Jurong Island, heart of Singapore's energy and chemical hub. (Photo credit: EDB)
Despite having no significant energy resources of its own, Singapore has done well to establish itself as one of Asia's major energy hubs. The country is one of the top three oil refining centres in the world, accounting for 68 million tonnes of oil exports in 2007. This is a remarkable feat considering that Singapore does not produce any oil itself.
Leveraging on its position at the centre of Asia's trading routes, the city-state has established itself as the world's busiest marine bunkering centre, accounting for around 32 million tonnes of bunkers in 2007.
Singapore is also the largest oil trading hub in Asia, and the third-largest in the world. It is home to more than 800 professional oil traders with a trading volume of US$375 billion in oil contracts annually.
Building a robust infrastructure for the future
To drive sustained economic growth and enhance energy security, Singapore has been actively investing in smart energy infrastructures and systems.
At SIEW 2009, Singapore's Energy Market Authority (EMA) announced a pilot project for an Intelligent Energy System aimed at the development and testing of comprehensive smart grid solutions. The pilot works towards realising an intelligent energy infrastructure that integrates advanced metering with various communications, IT and data management systems.
EMA has also embarked on the Pulau Ubin pilot project to transform an offshore island into a "green" island powered by clean and renewable energy. Once developed, a micro-grid infrastructure on the island will distribute electricity generated by solar, wind, tidal and biomass resources.
Singapore recently also launched an electric vehicle (EV) testbed for industry players to review different EV prototypes and vehicle charging technologies and infrastructures.
Artist rendition of Singapore's LNG Terminal. (Photo credit: EMA)
The island-state is on track as well to develop an LNG terminal that will begin operations in 2013, allowing Singapore to tap on global gas markets. This potentially provides an opportunity for Singapore to develop into an LNG trading hub.
Artist rendition of JTC's CleanTech Park. (Photo credit: JTC)
Besides laboratory R&D, Singapore is well-placed to be a living laboratory for companies to roll out their technologies as they can start with pilots and demonstration projects, before developing and delivering the technologies on a full-scale and commercial basis.
The Singapore government has been creating new platforms for this very purpose. It has the CleanTech Park, which is the first eco-business park in Singapore or indeed in the region. It will be the focal point for large-scale test-bedding demonstrations of system-level solutions.
The city-state has also attracted major players from the industry to set up their operations here. For example, REC (Renewable Energy Corp) has made Singapore home to one of the world's largest integrated solar manufacturing complexes. Wind power company Vestas has also established its global wind R&D centre in Singapore.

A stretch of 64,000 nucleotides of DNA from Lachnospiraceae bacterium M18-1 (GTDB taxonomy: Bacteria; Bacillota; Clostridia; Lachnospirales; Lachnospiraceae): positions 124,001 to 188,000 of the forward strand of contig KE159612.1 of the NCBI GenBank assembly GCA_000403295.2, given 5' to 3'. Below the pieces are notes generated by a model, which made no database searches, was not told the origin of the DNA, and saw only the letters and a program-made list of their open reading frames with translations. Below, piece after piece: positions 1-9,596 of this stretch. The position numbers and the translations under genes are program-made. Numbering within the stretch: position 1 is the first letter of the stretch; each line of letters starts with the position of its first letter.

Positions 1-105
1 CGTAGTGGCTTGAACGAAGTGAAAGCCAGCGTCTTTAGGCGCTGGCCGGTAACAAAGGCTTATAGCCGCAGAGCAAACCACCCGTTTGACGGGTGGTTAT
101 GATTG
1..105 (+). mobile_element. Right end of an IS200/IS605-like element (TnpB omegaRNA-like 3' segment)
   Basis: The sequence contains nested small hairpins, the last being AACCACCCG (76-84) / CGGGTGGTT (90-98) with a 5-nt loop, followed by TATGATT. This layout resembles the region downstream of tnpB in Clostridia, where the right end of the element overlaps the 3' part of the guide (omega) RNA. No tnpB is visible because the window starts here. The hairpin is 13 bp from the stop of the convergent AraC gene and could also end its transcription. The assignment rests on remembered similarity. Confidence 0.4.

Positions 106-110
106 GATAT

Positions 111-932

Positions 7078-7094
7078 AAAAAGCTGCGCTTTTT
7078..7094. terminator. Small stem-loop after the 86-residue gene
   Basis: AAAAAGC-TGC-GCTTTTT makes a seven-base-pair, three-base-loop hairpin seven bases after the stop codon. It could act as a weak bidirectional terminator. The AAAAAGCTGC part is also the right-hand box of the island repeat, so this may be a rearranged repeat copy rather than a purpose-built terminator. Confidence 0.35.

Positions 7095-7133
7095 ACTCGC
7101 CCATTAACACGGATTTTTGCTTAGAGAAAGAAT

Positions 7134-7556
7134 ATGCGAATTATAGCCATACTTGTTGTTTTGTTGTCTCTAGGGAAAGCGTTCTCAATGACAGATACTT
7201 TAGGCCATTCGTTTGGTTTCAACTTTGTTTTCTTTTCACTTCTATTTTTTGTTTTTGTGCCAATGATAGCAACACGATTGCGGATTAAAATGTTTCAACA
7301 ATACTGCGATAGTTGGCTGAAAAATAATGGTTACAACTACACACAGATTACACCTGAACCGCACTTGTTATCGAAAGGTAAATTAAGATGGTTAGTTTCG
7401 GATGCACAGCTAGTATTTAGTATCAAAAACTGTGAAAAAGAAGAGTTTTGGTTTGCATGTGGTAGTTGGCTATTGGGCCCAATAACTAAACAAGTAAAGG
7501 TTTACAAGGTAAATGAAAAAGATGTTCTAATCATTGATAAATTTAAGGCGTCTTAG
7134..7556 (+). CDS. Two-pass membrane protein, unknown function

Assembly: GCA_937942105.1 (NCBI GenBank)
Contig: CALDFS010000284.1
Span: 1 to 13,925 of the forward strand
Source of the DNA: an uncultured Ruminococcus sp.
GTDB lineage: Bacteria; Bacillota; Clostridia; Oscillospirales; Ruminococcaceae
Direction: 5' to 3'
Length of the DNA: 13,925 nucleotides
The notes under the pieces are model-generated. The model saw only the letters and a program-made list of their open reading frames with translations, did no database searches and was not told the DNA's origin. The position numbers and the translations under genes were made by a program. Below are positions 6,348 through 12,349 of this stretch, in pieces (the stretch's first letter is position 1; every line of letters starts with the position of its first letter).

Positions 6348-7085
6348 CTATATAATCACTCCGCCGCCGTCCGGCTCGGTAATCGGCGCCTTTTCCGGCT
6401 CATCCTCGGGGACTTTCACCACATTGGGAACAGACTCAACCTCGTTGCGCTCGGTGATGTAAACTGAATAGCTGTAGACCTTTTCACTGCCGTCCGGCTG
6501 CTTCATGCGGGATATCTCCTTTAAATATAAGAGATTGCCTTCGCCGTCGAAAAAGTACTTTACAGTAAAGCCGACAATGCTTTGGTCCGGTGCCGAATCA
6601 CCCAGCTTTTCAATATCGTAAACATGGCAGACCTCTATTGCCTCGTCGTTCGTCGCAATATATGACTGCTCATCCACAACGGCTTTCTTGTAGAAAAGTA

Investing in energy R&D
The Singapore government has already invested considerable sums in energy R&D and will continue to do more in this area. Recently, the government allocated S$1 billion to the National Innovation Challenge. The first challenge has been identified as energy resilience for sustainable growth. This will develop cost-competitive energy solutions that help Singapore to improve its energy efficiency; to reduce its carbon emissions; and to increase its energy options.
Some S$350 million (US$234 million) have also been pledged over five years for clean energy research, development and technology, co-ordinated by the Clean Energy Programme Office (CEPO). This was set up to plan and execute strategies to develop the island-state into an innovation hub for clean technologies.
Singapore is committed to growing its clean energy industry and looking at the energy sector to add S$3.4 billion in value to the economy and creating 18,000 jobs by 2015.
Attractive business location
Singapore's stable business environment and strategic location at the heart of Asia have established it as one of the world's leading trading centres. Excellent infrastructure, a highly skilled workforce and extensive trade networks attract a steady stream of business and development opportunities.
The country is already home to a number of multinational energy companies due to its efficient financial, legal and physical infrastructure, as well as proximity to major commodity-producing and consuming countries on the continent. We encourage more companies to plug into this vibrant ecosystem and research network to develop energy solutions not just for deployment in Singapore, but also to be exported to the region and to the world.